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Voting - Historical Importance & 2012

Vote tomorrow!

Brave men (yes—no women) communicated in 1773-74 and traveled to Philadelphia to meet on Sept. 5, 1774. When they left their homes, they were fearful that they would be shot or hung as traitors to the British! They said “good-bye” to their families and thought that they might not ever return alive.

But they were audacious and persevered. They gathered together in Carpenter’s Hall in Philadelphia. The 55 representatives were from all of the 13 colonies except Georgia. The result of their meeting was a protest to the Crown of England for “Intolerable Acts.” The Crown didn’t respond, so the Second Continental Congress met and began the American Revolutionary War.

These are our roots and our collective history. Overtime, we have become more democratic—abolishing slavery and granting the right to vote to women and people of color, for example. And in spite of the urban legend that our nation consists of fierce independents, history informs us that our greatest moments have been created by people who came together to address a problem.

In every election, we should vote in honor of all those who contributed to this grand nation of ours. Personally, I remember the smart, brave Americans who founded our nation, fought to give women the right to vote in the late 1800s and early 1900s, dedicated their lives in the 1960s and 70s for Civil Rights, volunteer in communities throughout the US, and, of course, serve our country in the military.

We must all agree that each person’s vote is important—and counts! I have tried to maintain a broader perspective throughout this election season in this blog—addressing issues like the impact of wealth, etc.! 

But now it’s time to vote and this gets partisan. I am a Democrat. I am a social Liberal and support fiscal responsibility. And I don't always agree with what the Democrats say and do.  

This year, I am greatly concerned about women's rights.  And in this election I have phone banked for candidates and walked precincts.

I have studied the Voter Handbook and because some have asked, I will share how I will vote tomorrow:

President – Barack Obama

Senate – Dianne Feinstein

CD 33, House of Representatives – Henry Waxman

AD 66, State Assembly – Al Muratsuchi

Los Angeles County District Attorney - Jackie Lacey

Propositions:

30-Yes

31-No

32-No

33-No

34-Yes

35-Yes

36-Yes

37-Yes

38-No

39-Yes

40-Yes

County Measures

Measure A – Yes

Measure B – Yes

Measure J – Yes

Measure E – Yes

If you are registered to vote, please—please join me and remember to vote tomorrow. And if you are not registered to vote, I hope you will get registered to vote now—and vote in the next election.

And going forward, I hope to continue this effort—focusing on women's issues, monitoring the actions of all electeds in Sacramento and DC, supporting efforts to establish a constitutional amendment that will address Citizen's United, and...

This post is contributed by a community member. The views expressed in this blog are those of the author and do not necessarily reflect those of Patch Media Corporation. Everyone is welcome to submit a post to Patch. If you'd like to post a blog, go here to get started.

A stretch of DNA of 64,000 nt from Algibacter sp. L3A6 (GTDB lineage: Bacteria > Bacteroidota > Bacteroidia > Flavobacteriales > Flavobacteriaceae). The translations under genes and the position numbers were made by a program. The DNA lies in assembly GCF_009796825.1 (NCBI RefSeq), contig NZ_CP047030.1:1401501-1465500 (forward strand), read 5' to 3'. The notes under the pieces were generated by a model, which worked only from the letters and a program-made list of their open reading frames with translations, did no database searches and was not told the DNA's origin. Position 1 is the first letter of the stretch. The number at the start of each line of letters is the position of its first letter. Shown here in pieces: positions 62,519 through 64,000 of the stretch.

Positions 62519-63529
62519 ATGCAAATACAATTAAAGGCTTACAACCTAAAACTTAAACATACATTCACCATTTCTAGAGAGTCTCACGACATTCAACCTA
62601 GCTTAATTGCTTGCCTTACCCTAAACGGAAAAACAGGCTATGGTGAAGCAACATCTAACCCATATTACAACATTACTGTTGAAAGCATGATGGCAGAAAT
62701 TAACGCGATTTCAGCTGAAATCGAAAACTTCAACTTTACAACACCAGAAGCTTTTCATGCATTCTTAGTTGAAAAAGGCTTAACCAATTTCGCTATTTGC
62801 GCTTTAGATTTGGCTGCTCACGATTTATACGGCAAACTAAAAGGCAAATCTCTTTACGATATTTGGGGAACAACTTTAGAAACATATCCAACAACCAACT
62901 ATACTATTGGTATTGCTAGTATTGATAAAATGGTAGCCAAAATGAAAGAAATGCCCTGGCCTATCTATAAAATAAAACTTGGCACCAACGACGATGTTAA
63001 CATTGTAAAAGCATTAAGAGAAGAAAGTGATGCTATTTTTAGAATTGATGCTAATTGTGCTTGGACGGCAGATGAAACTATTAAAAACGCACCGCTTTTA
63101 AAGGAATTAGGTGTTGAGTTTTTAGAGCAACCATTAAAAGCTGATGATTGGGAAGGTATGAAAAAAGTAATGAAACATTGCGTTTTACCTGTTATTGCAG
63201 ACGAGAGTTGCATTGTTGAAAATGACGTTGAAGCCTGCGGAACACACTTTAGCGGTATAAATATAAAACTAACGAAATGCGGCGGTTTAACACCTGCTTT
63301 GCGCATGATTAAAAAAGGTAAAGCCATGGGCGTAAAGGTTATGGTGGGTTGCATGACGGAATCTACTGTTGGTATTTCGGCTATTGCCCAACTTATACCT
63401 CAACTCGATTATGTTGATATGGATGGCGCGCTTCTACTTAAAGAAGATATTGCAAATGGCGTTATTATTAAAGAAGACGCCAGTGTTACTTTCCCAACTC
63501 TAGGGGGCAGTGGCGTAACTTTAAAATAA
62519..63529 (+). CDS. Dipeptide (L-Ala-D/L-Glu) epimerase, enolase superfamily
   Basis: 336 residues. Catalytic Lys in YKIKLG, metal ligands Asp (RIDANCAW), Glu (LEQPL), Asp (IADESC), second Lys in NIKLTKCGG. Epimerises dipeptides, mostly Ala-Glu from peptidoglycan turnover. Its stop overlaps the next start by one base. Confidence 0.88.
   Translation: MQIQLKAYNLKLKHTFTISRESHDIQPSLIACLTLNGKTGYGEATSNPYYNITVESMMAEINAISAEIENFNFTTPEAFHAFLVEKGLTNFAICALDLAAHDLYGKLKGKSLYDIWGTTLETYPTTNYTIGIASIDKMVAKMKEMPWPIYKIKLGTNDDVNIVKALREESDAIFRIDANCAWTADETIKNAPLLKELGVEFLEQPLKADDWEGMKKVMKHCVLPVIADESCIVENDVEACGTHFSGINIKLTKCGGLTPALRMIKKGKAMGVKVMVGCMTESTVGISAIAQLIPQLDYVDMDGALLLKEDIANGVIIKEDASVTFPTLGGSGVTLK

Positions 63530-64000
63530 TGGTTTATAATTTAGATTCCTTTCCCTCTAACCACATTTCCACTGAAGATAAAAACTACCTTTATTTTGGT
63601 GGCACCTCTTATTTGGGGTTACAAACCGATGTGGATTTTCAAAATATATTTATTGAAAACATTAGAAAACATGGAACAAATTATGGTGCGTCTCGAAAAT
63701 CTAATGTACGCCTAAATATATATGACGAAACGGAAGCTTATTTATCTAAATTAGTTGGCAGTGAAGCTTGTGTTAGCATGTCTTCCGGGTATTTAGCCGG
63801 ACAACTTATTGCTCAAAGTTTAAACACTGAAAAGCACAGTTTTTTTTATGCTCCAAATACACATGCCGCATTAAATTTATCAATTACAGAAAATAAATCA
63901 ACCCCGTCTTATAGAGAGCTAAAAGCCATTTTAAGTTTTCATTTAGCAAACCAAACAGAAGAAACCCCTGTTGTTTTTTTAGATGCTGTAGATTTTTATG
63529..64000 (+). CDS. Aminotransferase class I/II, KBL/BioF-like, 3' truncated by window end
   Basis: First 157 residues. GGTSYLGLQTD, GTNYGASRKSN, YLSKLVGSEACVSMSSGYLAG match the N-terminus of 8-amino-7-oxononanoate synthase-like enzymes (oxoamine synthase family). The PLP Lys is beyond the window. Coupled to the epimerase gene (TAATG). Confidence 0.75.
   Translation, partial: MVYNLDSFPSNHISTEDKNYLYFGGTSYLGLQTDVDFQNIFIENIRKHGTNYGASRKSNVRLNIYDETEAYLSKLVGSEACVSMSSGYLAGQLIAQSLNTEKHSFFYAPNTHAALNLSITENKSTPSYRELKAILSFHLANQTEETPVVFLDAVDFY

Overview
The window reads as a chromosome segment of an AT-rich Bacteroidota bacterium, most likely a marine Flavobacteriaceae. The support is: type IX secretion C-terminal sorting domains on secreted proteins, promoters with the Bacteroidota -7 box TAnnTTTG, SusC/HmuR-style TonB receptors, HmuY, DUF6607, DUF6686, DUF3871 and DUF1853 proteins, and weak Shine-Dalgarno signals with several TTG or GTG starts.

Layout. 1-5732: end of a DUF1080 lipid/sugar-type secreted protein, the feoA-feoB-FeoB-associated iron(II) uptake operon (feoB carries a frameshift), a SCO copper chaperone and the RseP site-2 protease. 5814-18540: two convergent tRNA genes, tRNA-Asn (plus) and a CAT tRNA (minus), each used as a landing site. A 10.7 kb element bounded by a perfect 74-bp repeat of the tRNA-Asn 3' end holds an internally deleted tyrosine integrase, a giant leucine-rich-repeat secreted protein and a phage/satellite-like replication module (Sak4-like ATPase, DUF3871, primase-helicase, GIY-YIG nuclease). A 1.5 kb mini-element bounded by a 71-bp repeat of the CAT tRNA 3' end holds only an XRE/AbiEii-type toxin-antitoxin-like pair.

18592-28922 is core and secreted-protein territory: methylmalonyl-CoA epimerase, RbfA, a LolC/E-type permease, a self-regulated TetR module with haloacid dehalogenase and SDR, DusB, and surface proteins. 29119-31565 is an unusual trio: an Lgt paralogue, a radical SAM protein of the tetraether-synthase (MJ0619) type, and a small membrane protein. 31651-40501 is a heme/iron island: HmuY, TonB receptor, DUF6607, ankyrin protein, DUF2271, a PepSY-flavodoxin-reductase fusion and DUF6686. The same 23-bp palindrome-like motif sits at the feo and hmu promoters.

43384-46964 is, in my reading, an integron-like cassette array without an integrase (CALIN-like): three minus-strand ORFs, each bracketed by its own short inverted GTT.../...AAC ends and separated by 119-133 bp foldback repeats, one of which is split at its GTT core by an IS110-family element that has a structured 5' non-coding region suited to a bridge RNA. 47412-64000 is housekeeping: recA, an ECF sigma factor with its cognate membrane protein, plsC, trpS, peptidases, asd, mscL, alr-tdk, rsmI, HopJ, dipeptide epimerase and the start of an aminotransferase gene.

IAM November 06, 2012 at 04:42 PM
If you REALLY want change today, take Diane's "suggestions" and vote opposite on each candidated, proposition and measure. This sate need fiscal responsibility not more job draining taxes and feel good agenda's.
Diane Wallace November 06, 2012 at 05:39 PM
Thanks for your comment! My hope is to elevate our political discourse to a more thoughtful level. The issues were not listed in order of importance. However, women's issues have been under attack and we do constitute 51% of the population. I am greatly concerned about fiscal responsibility. Governor S. reduced our car license fees and provided us with an $8B deficit in CA. President Bush funded 2 wars that were not in the federal budget - on borrowed money - and the federal debt escalated. So yes - I don't want any of that to happen again in a Democratic or Republican administration. Hence my comment about monitoring what happens in Sacramento and Washington. I'm voting for President Obama because the next 4 years will make a difference in the next 30 or 40 years. And I'm voting for Congressman Waxman because he has a known history of working with Republicans and Democrats to pass legislation that has been in our best interests - clean air, clean water, no smoking on planes, not allowing the tobacco industry to advertise to children and youth - to name just a few!
Diane Wallace November 06, 2012 at 05:42 PM
Everyone is entitled to their opinion. I suggest that people read the Voter Handbook and make their own decision. Proposition 30 is very important. Since Gov. S started deferring 25% of the funds each year for school districts, the public schools have been underfunded. Imagine what you would do if your company decided to keep 25% of your salary so the bottomline would look better. Please vote "Yes" on 30.
Always Right November 06, 2012 at 06:53 PM
Amen to that!!!
Matt November 07, 2012 at 04:30 PM
IAM writes: "If you REALLY want change today, take Diane's "suggestions" and vote opposite on each candidated, proposition and measure. This sate need fiscal responsibility not more job draining taxes and feel good agenda's." Your "logic" and lack of the use of spell-check is probably why The California Republican Party is quickly becoming The California Irrelevant Party. Diane's Local Voice is very appreciated.

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